In November 2011, Wiederseim Assosicates and auction house in Pennsylvania was selected to auction items from the Dupont estate. John Dupont was the millionaire son of William Dupont of Dupont chemical fame. John died in 2010 following a prison sentence for murder in 1997. The Dupont estate was known as Foxcatcher and contained many items with the symbol of the fox. Also Dupont collected fox figurines with hundreds available for auction by Wiederseim. There were four figurines believed to be knockoffs of the famous Renard Fox. However collectors soon discoved that one was an actual Lalique Renard Fox figurine. Instead of selling for the estimated $100 value it was bid up by 11 British and American bidders to over $204,000. So now there are 7 Renard Fox’s known to exist.
When added to the other 29 the complete collection of 30 Lalique Car Mascot figurines would sell for around one million dollars. The Ele Chesney Lalique Figurine collection is believe to be one of the best maintained collectons with a specially designed display case which individually lights up each figurine piece.
Lalique Figurines Car MASCOTS (Complete set of 30 figurines)
Renard Fox Date introduced: December 9, 1930
Comète Comet Date introduced: August 24, 1925
Hibou Owl Date introduced: January 27, 1931
Epsom Straining Head of Horse Date introduced: June 5, 1929
Tête d’Épervier Sparrow Hawk Date introduced: January 21, 1928
Victoire Spirit of the Wind Date introduced: April 18, 1928
Coq Houdan Strutting Cockerel Date introduced: April 30, 1929
Grenouille Frog Date introduced: May 3, 1928
Vitesse Speed Date introduced: September 17, 1929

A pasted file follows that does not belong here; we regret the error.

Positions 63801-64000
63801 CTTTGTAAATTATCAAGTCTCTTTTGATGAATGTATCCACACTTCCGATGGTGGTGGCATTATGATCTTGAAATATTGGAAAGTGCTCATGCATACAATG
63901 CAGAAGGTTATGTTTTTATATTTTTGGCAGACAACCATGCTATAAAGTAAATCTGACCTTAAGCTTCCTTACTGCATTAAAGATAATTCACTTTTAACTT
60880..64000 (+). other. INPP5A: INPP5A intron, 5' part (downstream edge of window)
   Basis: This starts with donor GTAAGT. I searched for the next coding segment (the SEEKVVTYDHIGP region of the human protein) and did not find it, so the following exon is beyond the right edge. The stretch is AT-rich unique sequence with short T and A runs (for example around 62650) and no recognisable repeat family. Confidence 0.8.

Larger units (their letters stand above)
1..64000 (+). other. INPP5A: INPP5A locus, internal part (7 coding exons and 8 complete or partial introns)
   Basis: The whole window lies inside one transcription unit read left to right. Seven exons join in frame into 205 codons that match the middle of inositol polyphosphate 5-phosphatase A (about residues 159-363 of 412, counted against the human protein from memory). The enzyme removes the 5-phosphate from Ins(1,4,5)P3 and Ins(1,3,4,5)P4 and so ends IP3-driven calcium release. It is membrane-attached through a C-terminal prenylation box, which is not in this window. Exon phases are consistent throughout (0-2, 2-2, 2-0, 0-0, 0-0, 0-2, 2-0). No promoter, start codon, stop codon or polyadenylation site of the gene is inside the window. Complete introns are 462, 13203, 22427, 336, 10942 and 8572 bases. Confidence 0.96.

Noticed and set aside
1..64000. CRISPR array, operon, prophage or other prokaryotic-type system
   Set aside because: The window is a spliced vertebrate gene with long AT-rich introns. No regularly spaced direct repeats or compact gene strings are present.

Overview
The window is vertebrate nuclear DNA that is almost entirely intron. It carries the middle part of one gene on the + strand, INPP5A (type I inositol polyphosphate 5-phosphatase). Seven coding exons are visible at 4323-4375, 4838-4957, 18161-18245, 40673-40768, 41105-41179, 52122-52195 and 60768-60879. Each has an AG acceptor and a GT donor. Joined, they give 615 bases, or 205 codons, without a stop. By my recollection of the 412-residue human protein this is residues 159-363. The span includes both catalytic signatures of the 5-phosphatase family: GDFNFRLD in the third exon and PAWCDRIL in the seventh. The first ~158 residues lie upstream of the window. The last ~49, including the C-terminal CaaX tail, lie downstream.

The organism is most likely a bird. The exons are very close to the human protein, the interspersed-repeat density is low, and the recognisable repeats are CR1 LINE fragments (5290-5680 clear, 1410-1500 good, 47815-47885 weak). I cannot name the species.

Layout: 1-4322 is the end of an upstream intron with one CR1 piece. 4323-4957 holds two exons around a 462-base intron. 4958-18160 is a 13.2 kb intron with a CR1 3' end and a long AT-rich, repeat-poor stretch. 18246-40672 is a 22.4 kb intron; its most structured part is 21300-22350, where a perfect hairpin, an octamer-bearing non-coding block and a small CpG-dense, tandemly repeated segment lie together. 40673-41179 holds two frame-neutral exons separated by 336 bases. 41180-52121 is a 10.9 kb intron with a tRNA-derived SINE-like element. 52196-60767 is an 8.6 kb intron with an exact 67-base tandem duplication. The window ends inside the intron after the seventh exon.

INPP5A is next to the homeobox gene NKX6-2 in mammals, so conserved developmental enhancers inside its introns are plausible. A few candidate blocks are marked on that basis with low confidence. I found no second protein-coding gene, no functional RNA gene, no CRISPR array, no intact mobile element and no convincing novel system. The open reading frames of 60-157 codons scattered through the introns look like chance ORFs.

Tête de Paon Peacock’s Head Date introduced: February 3, 1928
Hirondelle Swallow Date introduced: February 10, 1928
Tête de Bélier Ram’s Head Date introduced: February 3, 1928
Lévrier Greyhound Date introduced: March 14, 1928
Naïade Large Mermaid Date introduced: 1920
Cinq Chevaux Five Horses Date introduced: August 26, 1925
Petite Libelulle Small Dragonfly Date introduced: April 12, 1928
Grande Libelulle Large Dragonfly Date introduced: May 23, 1928
Longchamps Horse Head Single Mane Date introduced: September 10, 1929
Pintade Guinea Hen Date introduced: September 28, 1929
Longchamps Horse Head Double Mane Date introduced: June 12, 1929
Sirène Small Mermaid Date introduced: 1920
Coq Nain Bantam Cockerel Date introduced: August 3, 1926
Faucon Falcon Date introduced: August 5, 1925
Tireur d’Arc The Archer Date introduced: August 3, 1926
Tête de Coq Cockerel Date introduced: February 3, 1928
Tête Daigle Eagle’s Head Date introduced: March 14, 1928
Sanglier Boar Date introduced: October 3, 1929
Chrysis Kneeling Nude Date introduced: March 21, 1931
Saint Christophe St. Christopher Date introduced: March 1, 1925
Perche Perch Date introduced: April 20, 1929
About Figurines hopes to continues to update you on Lalique figurines and the results of auctions. Please visit RM Auctions, RLalique, Weiderseim Associates, and the New York Times for additional Lalique information.